Among the findings in the source code review reports, released to the public on August 2nd:
Sequoia Systems (Final Source Code Review Report: http://www.sos.ca.gov/elections/voting_systems/ttbr/sequoia-source-public-jul26.pdf)
* "Every software mechanism for transmitting election results and every software mechanism for updating software [in Sequoia's voting system] lacks reliable measures to detect or prevent tampering."
* "We found pervasive security weaknesses throughout the Sequoia software. Virtually every important software security mechanism is vulnerable to circumvention."
* "[W]e are not optimistic that acceptable practical and secure mitigation procedures are even possible for some of the Sequoia system?s components and features, at least in the absence of a comprehensive re-engineering of the system itself."
Diebold (Final Source Code Review Report: http://www.sos.ca.gov/elections/voting_systems/ttbr/diebold-source-public-jul29.pdf)
* "Our analysis shows that the technological controls in the Diebold software do not provide sufficient security to guarantee a trustworthy election. The software contains serious design flaws that have led directly to specific vulnerabilities that attackers could exploit to affect election outcomes."
* "Since many of the vulnerabilities in the Diebold system result from deep architectural flaws, fixing individual defects piecemeal without addressing their underlying causes is unlikely to render the system secure. Systems that are architecturally unsound tend to exhibit ?weakness-in-depth? ? even as known flaws in them are fixed, new ones tend to be discovered. In this sense, the Diebold software is fragile. Due to these shortcomings, the security of elections conducted with the Diebold system depends almost entirely on the effectiveness of election procedures. Improvements to existing procedures may mitigate some threats in part, but others would be difficult, if not impossible, to remedy procedurally. Consequently, we conclude that the safest way to repair the Diebold system is to reengineer it so that it is secure by design."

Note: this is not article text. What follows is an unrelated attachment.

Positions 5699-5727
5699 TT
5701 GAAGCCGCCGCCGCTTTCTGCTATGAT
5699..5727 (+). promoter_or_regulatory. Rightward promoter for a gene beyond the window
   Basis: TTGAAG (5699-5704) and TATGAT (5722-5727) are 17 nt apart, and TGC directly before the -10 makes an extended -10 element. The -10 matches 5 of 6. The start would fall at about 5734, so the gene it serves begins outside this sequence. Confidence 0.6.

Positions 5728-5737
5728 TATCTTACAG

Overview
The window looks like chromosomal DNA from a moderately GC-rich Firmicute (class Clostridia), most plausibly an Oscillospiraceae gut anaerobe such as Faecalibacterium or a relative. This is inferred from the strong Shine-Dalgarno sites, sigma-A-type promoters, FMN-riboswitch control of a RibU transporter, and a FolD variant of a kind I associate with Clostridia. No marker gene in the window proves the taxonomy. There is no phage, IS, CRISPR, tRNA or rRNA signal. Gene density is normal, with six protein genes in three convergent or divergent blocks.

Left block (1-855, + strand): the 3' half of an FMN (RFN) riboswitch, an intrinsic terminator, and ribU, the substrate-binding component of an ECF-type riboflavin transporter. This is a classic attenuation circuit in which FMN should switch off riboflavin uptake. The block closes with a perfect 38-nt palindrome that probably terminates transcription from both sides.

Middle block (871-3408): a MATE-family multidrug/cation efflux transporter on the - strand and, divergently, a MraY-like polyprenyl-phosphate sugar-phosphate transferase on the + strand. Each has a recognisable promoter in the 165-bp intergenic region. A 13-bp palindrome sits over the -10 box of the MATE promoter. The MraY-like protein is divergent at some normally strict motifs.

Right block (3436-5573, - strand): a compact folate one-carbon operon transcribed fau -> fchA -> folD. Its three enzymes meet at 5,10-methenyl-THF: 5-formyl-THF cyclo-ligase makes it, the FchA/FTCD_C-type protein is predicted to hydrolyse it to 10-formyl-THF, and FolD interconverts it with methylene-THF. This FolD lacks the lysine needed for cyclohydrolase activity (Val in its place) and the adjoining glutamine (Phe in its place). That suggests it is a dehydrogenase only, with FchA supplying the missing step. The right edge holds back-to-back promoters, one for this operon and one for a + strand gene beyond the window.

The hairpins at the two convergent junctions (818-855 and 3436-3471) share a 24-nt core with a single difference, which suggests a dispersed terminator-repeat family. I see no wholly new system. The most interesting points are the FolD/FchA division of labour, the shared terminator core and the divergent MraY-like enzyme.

Hart InterCivic (Final Source Code Review Report: http://www.sos.ca.gov/elections/voting_systems/ttbr/Hart-source-public.pdf)
* "Building a secure networked system of this type requires adopting an attitude of defense in depth: it must be designed and implemented in such a way that a compromised component cannot induce misbehavior in other components that communicate with it. Our examination indicates that Hart?s system is not designed along these lines."
* "Although we had only limited time to review the source code of the system, our review nevertheless uncovered what we believe to be a number of significant security issues. In many cases the Hart system does not incorporate defense-in-depth principles, which may allow individual attacks
to be escalated up to much broader attacks. ... Some of these issues can be mitigated with stricter polling place procedures. Others may be
repaired with minor modifications to Hart?s systems, while yet others may require significant re-design."